After I departed the museum, I still wasn’t done. And, I shot a few photos, thus creating a little art of my own…
I made it a good night!!
I did a dreadful job with photographing the work up in the show, but I will provide a link to his website as well as one to the gallery so you, dear reader, can get your heart-full and head-full through their eyes and cameras.
Malynda Forcier does a lovely job of describing the show in her press release, as well:
“The Gatehouse Gallery is pleased to announce their latest show,”Nature’s Reflection” by award-winning local photographer Dave Sordi. This Month, Dave Sordi’s love for the White Mountains is on display in this exceptional body of works. Come see one of only two prints to ever be made of MWV Photo Contest Winner, “Mt. Washington Citadel”. Dave’s works capture, bottle up and preserve the essence of what it is like to really experience the region and it’s mystical natural places. Let Dave bring you to places that will enchant you, change you and leave you in awe.”
Attendance was light, but most people think of opening receptions at galleries as stuffy events in sometimes claustrophobia-producing environments. When the weather was the first really pleasant in almost a week, I can hardly blame the people who would have rather sat outside, drinking wine and having a casual gathering with a few friends. Since the Gatehouse Gallery is a secondary structure on the Forcier’s property, her opening receptions are designed to be more casual and they are more like the where some would have liked to have been than the standard.
Another great part of the set up, is they are not afraid to put work outside during the reception. Food and beverages are also outside, so viewers are encouraged to see all there is to offer.
I did shoot a few pictures at the reception that turned out well.
The full line-up for the season is not yet listed on the gallery website so…
October-“Witches’ Brew”, Daryl-Ann Dartt Hurst (yes, me), Malynda Forcier and Misty Maybe. (Shameful self-promotion-oh well).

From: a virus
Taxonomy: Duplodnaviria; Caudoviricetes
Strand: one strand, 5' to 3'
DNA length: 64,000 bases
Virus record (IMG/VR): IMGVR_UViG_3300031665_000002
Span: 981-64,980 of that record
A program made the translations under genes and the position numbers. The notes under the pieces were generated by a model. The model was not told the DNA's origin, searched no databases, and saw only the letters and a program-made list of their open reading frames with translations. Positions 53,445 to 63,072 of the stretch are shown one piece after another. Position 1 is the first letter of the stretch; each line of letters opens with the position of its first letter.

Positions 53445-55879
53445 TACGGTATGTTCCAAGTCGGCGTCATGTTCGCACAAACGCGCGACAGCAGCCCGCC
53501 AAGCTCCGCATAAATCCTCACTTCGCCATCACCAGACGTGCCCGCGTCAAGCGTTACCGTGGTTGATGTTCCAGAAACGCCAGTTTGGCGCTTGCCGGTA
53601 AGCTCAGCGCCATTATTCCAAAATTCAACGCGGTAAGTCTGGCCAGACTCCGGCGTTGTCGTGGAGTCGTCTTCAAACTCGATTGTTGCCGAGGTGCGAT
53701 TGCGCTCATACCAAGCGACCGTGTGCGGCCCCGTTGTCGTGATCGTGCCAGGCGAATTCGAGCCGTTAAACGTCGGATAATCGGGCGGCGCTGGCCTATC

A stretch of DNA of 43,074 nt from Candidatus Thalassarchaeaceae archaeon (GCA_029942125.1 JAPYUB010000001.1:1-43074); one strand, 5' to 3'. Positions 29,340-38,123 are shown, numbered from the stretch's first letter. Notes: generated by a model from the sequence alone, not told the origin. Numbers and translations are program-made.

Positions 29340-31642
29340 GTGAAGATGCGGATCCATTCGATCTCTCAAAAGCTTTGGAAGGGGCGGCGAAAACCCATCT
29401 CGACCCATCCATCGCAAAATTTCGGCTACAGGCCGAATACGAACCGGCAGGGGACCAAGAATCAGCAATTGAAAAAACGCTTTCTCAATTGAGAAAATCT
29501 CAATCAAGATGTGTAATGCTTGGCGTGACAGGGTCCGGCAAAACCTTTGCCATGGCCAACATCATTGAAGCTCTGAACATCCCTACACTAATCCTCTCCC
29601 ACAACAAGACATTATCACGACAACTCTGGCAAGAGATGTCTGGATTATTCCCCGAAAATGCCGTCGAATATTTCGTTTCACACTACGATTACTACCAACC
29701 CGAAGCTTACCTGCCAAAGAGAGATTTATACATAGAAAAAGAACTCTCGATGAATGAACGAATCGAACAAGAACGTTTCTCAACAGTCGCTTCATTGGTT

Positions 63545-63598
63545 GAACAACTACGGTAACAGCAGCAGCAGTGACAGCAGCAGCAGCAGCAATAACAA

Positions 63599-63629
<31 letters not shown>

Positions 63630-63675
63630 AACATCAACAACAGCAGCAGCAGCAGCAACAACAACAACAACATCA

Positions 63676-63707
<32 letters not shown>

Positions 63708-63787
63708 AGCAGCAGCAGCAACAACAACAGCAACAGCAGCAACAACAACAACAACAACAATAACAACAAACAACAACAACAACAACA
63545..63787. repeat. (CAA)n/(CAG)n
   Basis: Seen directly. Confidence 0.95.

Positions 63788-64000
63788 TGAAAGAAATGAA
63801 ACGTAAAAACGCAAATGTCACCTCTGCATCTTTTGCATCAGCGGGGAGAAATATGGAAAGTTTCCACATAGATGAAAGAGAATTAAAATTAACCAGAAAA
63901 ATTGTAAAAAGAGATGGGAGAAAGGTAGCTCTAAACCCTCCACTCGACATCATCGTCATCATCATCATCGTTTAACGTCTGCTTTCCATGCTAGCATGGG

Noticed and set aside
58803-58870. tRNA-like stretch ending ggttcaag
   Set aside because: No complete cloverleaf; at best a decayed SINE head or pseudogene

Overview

November and December are holiday group shows months.
When I started this blog nearly two years ago, I was returning to really familiar art terms from an earlier time. I have been to so many places in my work that I guess I will continue to recapitulate in some manner that is familiar now and for the rest of my career.
I am now pushing out boundaries in the sense that I never included photography in the 1980s mixed medium pieces. But, who had access to digital at that point, and I might have but there was the price of film and printing.
Yesterday, I went to one of my old favorite toy stores, Home Depot. I bought one vinyl floor tile and Japan drier, scooped up a few samples of vinyl tiles, and snagged two pieces of free wood. Since the work has much to do with structural decay, the texture and colors of the tiles made sense. I was also looking for textured surfaces that I can paint. For 89 cents, I get 12″ x 12″ that are all ready to go.
As I continue to organize the KAA Moderns Group, I am also getting myself set for these shows.
I have never seen an opening reception at KAA so quiet. Blame it on beach weather the week-end following an almost wash-out Memorial Day. It did start to get busier as I was leaving.
Nonetheless, an outstanding, if very eclectic show. Since I am going to start heavily promoting the upcoming Seacoast Moderns show, I am highlighting some of our group’s inclusions in this open group show. Ann may join; Bill, myself, and Jodi are active members of the group, Mel has just joined. Pat Higgins and Diane Painchaud (active members, as well) are also in the show, and I am sorry I was not able to get images of their pieces. I will be at the gallery on Wednesday, and I will capture those for a future post.